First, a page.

I know there is a new scheme in the offing, and I would ask the Minister to assess carefully whether companies will respond to this new scheme which no doubt will comprise multi-skills and so on. But I predict that, unless companies are willing to become involved and spend a few shillings of their own in order to make the scheme operable, we shall encounter a woeful problem in the future, with that skills deficit about which I have spoken becoming more acute. Indeed we might even have a continuation of the type of circumstances and experiences about which I am hearing at present. For example, I know parents who have actually paid the FÁS levy for employers to encourage them to take on a school-leaver. I know also that in many cases their sons and daughters taking up such places agreed to work without wages. I should hate that  type of practice to continue in the future because it is most unfair and inequitable. I draw that to the Minister's attention this afternoon so that, when he is putting the final touches to his new apprenticeship scheme, he will take these matters into consideration.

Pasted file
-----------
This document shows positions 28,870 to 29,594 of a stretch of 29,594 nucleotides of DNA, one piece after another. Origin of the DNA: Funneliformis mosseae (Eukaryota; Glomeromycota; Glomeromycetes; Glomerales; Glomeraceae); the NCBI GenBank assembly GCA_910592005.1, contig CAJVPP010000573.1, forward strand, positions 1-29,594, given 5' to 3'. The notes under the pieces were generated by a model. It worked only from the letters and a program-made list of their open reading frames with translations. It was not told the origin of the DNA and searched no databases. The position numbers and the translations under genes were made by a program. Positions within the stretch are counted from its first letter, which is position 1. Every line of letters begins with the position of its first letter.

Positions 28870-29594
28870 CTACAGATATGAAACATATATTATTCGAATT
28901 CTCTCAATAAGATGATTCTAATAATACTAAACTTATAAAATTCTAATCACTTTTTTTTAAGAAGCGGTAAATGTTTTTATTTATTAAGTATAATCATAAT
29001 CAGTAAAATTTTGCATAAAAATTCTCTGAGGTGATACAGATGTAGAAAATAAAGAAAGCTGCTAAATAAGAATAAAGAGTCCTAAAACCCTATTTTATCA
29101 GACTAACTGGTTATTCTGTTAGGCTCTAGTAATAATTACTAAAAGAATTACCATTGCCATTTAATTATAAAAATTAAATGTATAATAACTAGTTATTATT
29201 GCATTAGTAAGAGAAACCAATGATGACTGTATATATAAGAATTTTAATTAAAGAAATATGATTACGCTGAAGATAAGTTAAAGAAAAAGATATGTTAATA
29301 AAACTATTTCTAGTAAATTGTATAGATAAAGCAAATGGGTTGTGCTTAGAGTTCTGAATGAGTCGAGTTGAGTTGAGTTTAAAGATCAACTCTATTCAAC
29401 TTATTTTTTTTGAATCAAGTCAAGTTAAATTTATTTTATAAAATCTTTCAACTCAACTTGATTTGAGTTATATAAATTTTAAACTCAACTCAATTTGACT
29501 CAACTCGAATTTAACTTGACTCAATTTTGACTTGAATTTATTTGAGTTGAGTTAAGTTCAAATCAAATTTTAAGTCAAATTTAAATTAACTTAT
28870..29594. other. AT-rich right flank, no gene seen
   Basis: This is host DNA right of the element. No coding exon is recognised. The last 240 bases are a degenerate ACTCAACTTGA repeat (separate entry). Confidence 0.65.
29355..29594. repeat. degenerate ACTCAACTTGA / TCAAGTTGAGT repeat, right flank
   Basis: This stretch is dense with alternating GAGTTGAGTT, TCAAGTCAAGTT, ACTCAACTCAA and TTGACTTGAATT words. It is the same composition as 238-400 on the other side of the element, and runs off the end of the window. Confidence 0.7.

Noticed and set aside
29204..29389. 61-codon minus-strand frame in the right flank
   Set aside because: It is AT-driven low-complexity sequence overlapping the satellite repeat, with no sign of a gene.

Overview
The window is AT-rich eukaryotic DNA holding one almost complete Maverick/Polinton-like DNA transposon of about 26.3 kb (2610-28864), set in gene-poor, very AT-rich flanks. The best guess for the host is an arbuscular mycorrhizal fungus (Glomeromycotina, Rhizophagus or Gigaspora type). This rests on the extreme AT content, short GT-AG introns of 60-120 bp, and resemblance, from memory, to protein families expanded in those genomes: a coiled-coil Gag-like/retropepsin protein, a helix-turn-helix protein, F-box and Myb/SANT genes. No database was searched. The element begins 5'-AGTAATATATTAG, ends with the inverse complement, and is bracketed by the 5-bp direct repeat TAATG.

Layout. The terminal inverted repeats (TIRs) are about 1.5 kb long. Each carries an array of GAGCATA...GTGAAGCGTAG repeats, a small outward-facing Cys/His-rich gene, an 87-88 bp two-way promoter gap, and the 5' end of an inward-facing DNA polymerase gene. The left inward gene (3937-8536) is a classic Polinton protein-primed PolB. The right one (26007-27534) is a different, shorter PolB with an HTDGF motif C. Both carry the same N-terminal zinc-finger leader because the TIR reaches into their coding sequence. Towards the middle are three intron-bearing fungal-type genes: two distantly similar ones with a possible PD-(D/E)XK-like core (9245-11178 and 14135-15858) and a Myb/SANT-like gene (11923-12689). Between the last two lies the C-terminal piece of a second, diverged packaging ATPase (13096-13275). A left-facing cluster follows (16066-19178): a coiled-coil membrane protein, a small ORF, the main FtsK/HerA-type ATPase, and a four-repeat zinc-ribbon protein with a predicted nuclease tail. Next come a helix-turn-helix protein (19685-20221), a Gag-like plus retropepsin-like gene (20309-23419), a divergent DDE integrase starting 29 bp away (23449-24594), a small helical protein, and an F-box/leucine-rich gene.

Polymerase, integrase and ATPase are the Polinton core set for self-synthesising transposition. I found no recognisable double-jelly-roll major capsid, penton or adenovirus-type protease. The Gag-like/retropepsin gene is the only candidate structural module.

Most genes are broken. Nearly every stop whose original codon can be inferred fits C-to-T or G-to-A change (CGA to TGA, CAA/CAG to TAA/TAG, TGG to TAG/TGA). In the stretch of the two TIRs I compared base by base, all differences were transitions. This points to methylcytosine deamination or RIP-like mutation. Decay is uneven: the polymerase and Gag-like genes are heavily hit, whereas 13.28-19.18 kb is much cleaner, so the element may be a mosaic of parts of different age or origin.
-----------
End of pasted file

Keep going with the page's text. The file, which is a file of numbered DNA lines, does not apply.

Minister for Labour (Mr. Cowen): Primary responsibility for the recruitment of apprentices rests with employers. But FÁS encourage employers to take on the maximum possible number of apprentices each year to ensure that sufficient skilled people are available in future years. In the past FÁS have followed a practice of sponsoring a number of apprentices to meet any anticipated shortfall due to unexpected increased demand for skilled persons from existing or new employers.
FÁS have responsibility, under the Industrial Training Act, 1967, and the Labour Services Act, 1987, for the regulation of apprenticeship in the sectors of industry which have been designated by FÁS under the 1967 Act.
A new apprenticeship system will be introduced in 1993 following extensive consultations based on a FÁS discussion document published at the end of 1989. The document proposed the introduction of a single standards-based system leading to craft worker status which would allow for internationally recognised certification based on uniform industry agreed standards.